What is Alzheimer's?

How can the risk of it/ how can it's effects be reduced?

What is Alzheimer's Disease?

Alzheimer's disease is a common form of dimentia, believed to be caused by changes in the brain, usually beginning in late middle age, characterized by memory lapses, confusion, emotional instability, and progressive loss of mental ability. It is the 6th most killing thing in the US. It was named after Alois Alzheimer; a German neurologist who described it in 1907.

How does it work?

  1. The disease first leads to nerve cell death.
  2. Then, it leads to tissue loss.
  3. As the tissue is dying, the brain shrinks thus disabling a wide variety of the abilities.
  4. The brain's ventricles grow larger, causing the brain to have more fluid than it should.
  5. Plaque builds up in the nerve cells.
  6. The chemically sticky Beta-amyloid gradually builds up into plaques.
  7. Then, tangles start to come in and they destroy the transport system, which is how nutrients get around
  8. Tau helps the transport system stay straight until they eventually collapse into tangles.
  9. Eventually, the transport system becomes so unstraight that it disinegrates.
  10. Nutrients can't pass through a non-existent system, so they die.
  11. Usually, Alzheimer's patients live anywhere from 8-20 years with the disease before they die.

Dark Chocolate

Scientists preformed a one year experiment to test the theory that resveratrol, a compound found in dark chocolate, could potentially halt the worsening of Alzheimer's. The Alzheimer's patients who consumed resveratrol saw little to know change in the levels of Abeta40 inside their blood. The Alzheimer's patients who didn't consume resveratrol, but instead consumed placebo, saw the levels of Abeta40 in them durastically drop. With Alzheimer's disease, Abeta40 typically durastically drops, as shown with the placebo, thus confirming the theory that resveratrol has an effect on Alzheimer's disease.

Alzheimer's Disease and Brain Cancer

Alzheimer's and Brain Cancer are similar in effects they have on a human. Effects they both have on people include weakness, clumsiness, difficulty walking, and uncoordinated. Some treatments that are effective with brain cancer might be effective with Alzheimer's disease too. They are chemotherapy, surgery, steroids, AEDs, radiation therapy, and targeted therapy.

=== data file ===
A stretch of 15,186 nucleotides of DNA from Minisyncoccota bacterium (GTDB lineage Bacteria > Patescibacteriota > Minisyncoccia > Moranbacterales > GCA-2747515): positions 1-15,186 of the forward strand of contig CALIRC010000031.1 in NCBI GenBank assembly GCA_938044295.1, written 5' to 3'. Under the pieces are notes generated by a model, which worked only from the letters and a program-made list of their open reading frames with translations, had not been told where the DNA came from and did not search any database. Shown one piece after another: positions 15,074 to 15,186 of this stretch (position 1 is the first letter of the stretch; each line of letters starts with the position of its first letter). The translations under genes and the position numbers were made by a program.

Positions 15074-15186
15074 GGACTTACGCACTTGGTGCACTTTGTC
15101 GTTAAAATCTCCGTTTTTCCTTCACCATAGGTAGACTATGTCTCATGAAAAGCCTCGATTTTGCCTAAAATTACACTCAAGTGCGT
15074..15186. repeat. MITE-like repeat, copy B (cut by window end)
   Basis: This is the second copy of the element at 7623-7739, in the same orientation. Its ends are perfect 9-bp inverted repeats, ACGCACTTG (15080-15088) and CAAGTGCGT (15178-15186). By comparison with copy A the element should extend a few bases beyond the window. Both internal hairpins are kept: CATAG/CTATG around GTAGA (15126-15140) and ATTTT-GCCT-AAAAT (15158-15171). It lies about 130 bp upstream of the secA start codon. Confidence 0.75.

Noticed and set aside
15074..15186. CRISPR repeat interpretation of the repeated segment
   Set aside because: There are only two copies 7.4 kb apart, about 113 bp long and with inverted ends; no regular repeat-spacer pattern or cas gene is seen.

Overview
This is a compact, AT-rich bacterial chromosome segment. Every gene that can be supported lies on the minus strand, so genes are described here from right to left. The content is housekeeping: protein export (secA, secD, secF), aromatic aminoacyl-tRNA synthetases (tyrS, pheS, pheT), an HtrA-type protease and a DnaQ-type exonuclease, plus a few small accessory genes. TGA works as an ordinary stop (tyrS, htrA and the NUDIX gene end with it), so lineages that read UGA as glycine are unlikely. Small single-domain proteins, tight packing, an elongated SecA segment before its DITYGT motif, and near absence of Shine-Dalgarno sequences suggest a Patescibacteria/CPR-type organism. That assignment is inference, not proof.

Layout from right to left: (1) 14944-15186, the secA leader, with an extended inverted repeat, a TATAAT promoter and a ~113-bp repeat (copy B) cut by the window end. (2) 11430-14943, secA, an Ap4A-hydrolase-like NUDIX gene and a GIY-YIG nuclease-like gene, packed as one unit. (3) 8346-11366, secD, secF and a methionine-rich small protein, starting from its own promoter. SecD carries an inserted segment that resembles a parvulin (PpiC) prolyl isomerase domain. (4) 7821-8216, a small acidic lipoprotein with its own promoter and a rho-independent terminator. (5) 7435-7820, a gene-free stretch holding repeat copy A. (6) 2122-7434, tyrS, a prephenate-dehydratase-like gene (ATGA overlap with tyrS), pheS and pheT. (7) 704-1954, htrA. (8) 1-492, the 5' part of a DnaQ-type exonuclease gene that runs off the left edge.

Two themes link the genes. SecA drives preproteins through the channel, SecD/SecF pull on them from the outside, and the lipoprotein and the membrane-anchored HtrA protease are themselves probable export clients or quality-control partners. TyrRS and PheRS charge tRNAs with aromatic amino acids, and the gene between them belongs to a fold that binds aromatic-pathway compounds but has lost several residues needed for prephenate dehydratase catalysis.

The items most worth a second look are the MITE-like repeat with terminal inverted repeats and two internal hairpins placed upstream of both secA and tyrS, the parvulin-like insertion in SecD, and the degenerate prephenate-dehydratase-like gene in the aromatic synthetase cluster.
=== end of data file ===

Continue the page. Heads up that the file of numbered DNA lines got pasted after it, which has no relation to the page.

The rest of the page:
Vocabulary

Ventricle- One in a seiries of connecting cavities in the brain

Tau- A protein that is an important component of nerve cells, helping to maintain their function and structure: in the brain, distortions in the protein's molecular shape is associated with the onset of Alzheimer's Disease

Placebo- A substance having no pharmacological effect but given merely to satisfy a patient who supposes it to be a medicine

Abeta40- The most abundant abeta peptide in the brain

Peptide- A compound containing two or more amino acids in which the carboxyl group of one acid is linked to the amino group of the other

Amino acids- Any of a class of organic compounds that contains at least one amino group

Bibliography

Dictionary.com

Alz.org

Discovermagazine.com

Webmd.com

Livestrong.com

Braintumor.org

Helpguide.org

Nia.nih.gov

Abc7news.com

Mayoclinic.org

Ghr.nlm.nih.gov

Sciencealert.com

Mdidea.com

My Reason For Choosing Alzheimer's

My grandma has Alzheimer's and she is not doing well. She hardly remembers any of us and doesn't know how to use anything or what to call anything. It's like her brain is collapsing on itself with all of her past knowledge in it. When she and my grandpa came to visit us, she said to me, "Now, what are your mom and dad's names?" I know she means well and doesn't know she has any disability, but it is hard to see her lose everything she knows. A few years ago, I remember she knew everything that happened in her life before she got diagnosed. If we were talking about something and she asked a question, she would have to ask the same question repeatedly about every minute because she didn't remember anything after she got diagnosed. My mom says that she used to be just like me and she would always get into trouble when she was with her friends. She was a fun, loving, caring, and normal person until Alzheimer's changed her life. Now, whenever my mom has free time, she is doing one of three things: sleeping, watching tv, or looking up ways to benifit her mom and help get her back on track. She does this project that I am doing everyday of her life. Once someone you know is diagnosed with Alzheimer's, you may as well say goodbye because they will never be the same again.